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Have become highly dependent on my Oxycodone please help
  1. #1
    charlottemay is offline New Member
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    Default Have become highly dependent on my Oxycodone please help

    I am new to this forum. I have always come here to read posts and forums and to be honest was always scared to write my own thread. I have been on percocet and now 15 mg oxycodone for over 5 years. I started with 5mg percocet then 10mg percocet and I am now on 15mg oxycodone 4 times a day. I have been on the 15's for about 2 years and they have honestly taken over my life. I suffer from extreme arthritis in all of my lower back, bulging discs and sciatica nerve pain. I live at about a 8 level of pain everyday in life and some days a 10. There are days that I can barely walk, get out of bed and even dress myself. My pain pills have stopped doing anything for me and I now for months have been taking more and more everyday. I am so ashamed of the person I have become on these. I never saw something take over my whole physical and mental being as these have. I take more than double then prescribed to me and still only find moderate relief from this. I have over 2 weeks left in this script and I have about a day of pills left. I have become so lost and confused on what to do. Do I reach out to my doctor and explain to him what has happened or will he just see me as an addict or junkie. Which I really don't believe I am. I feel that I have become so dependant on these and I don't know how I will even be able to get through the next two weeks without some kind of help. I am a general manager of a restaurant and I cannot afford to loose my job over this. The stress and anxiety this all has given me is ruining my life. My fiance has tried to help me through all this but he doesn't truly realize how bad these pills take over your life. I'm feeling trapped by them and so scared of the withdrawals I'm going to be having in a day or two. Any thoughts on how I should move forward would be highly appreciated and thank you for hearing my story.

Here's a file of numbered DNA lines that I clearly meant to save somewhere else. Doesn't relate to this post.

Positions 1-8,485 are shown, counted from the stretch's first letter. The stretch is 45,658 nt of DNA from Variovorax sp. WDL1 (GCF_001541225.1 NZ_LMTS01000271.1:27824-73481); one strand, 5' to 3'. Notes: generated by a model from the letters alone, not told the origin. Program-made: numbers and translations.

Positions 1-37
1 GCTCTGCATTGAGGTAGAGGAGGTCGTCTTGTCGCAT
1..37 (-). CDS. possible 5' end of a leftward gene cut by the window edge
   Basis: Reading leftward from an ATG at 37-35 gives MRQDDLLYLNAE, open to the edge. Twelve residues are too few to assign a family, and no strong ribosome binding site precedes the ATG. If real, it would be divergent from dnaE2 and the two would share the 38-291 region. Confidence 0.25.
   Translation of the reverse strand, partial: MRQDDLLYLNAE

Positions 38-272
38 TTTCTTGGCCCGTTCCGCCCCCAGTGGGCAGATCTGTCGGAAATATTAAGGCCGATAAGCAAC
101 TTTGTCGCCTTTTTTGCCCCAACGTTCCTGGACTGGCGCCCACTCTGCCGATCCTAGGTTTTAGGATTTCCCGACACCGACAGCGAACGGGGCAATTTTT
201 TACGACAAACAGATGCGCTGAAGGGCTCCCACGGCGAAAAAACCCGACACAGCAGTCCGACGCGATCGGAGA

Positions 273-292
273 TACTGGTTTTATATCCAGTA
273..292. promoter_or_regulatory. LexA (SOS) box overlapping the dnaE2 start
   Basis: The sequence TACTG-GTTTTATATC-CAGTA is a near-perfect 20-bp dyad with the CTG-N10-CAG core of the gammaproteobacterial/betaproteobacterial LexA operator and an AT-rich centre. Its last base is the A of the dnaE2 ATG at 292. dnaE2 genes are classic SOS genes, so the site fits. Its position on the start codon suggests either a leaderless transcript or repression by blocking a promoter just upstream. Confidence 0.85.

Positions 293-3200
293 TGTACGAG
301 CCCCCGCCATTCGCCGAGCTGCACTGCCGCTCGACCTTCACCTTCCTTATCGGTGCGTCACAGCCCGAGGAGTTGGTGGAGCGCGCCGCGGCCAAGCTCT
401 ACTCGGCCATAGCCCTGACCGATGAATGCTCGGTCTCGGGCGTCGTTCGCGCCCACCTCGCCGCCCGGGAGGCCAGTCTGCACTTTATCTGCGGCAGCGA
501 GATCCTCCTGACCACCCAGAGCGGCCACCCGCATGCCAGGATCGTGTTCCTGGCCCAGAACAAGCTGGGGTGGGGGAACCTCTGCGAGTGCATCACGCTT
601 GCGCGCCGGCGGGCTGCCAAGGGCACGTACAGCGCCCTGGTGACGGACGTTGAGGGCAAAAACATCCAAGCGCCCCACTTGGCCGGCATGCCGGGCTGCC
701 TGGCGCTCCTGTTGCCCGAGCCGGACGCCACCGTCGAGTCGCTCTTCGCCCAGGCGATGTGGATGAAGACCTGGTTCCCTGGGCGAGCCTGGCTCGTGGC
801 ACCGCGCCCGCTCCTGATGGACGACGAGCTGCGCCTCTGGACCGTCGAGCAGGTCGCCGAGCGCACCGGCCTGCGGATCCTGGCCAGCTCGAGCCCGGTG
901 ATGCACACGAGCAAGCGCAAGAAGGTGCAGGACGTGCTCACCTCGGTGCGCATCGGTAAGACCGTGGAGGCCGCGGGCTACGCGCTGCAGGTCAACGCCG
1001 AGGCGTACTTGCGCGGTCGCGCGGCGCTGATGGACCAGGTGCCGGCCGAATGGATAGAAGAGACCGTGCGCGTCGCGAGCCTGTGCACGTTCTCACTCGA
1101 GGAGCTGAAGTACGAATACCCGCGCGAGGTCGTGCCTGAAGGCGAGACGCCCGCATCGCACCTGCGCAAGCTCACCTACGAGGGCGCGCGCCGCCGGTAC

2. #2
    Josh0213 is offline New Member
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    I've struggled with Oxies before and it was hard. If you can taper yourself do so. I recommend letting your husband do it as I could never control myself. I recently went to a methadone clinic for my addictions and it did me wonders. Currently coming up on eight days sober. If you want it you can do it. Oxy wds tended to last about three to five days for physical symptoms to fade. After that it was mostly psychological. You'll keep telling yourself one won't hurt but you can't give in. Hot showers heating pads and keeping yourself busy will help.
    Catrina likes this.

  3. #3
    Catrina is offline Diamond Member
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    Welcome Charlotte,

    I'm so sorry that you're going through this. It's the worst possible time when our pill bottle is almost empty and our script is weeks away. It's terrifying.

    Now for some of that advice you asked for. Get ready. You're probably not going to like it. I've got this "right between the eyes" way about me because that's the way I want it. Sugar coat my dessert. I want to know what I'm up against.

    I have had some fairly serious back issues that sound similar to yours for years--like almost 30 years (I'm old!) I began my love affair with opiates in a most legitimate manner--for a while. Well like most of us here, I'd run out early and I had to get creative in a very expensive manner. The streets. I was an adult professional for Pete's sake and I was that junkie running down pills with the mortgage money. All the while my back didn't feel any better and in fact felt worse and worse. OK, I said. This is the progression of what's going on. What else can I do? Take more pain pills! Yeah. That's a good idea. Then I found this Forum.

    I read for weeks hours on end. An endless number of threads from start to finish and I began to see people saying that Motrin or Aleve was helping more than their opiates did--once they were clean. Yeah. Right. What a bunch of BS. But I kept seeing it. I started to Google terms like rebound pain and things began to make sense to me. I got so excited to get off this Merry-go-round that I finally jumped cold turkey for like the 100th time. Admittedly, most of the other times were forced on me because that dang pill bottle was empty. That was almost 7 years ago. I take Aleve for my back pain and it works BETTER than any opiate ever did except perhaps in the very beginning. I finally had enough and had surgery this past February. Guess what? I took only Motrin when I was in the hospital but was discharged with a big fat bottle of oxy. I took 1 5mg tablet twice. Then I went back to my Motrin and got rid of the oxys. My back still isn't perfect and never will be but I have to tell you, it really was worse when I was on pain pills. I wouldn't lie to you.

    It doesn't happen overnight. You will have to get through 5 days of fairly intense flu like symptoms and then you'll begin to feel better. Then let the mind games begin. It is very much like losing a best friend. You may be an addict or you may be physically dependent. The path to living without opiates is exactly the same. It can be done!

    Oh I hope that you will at least give this a try. You might be very surprised at the relief some over the counter things will give to you.

    Peace,

    Cat

  4. #4
    Thisweekforsure is offline Advanced Member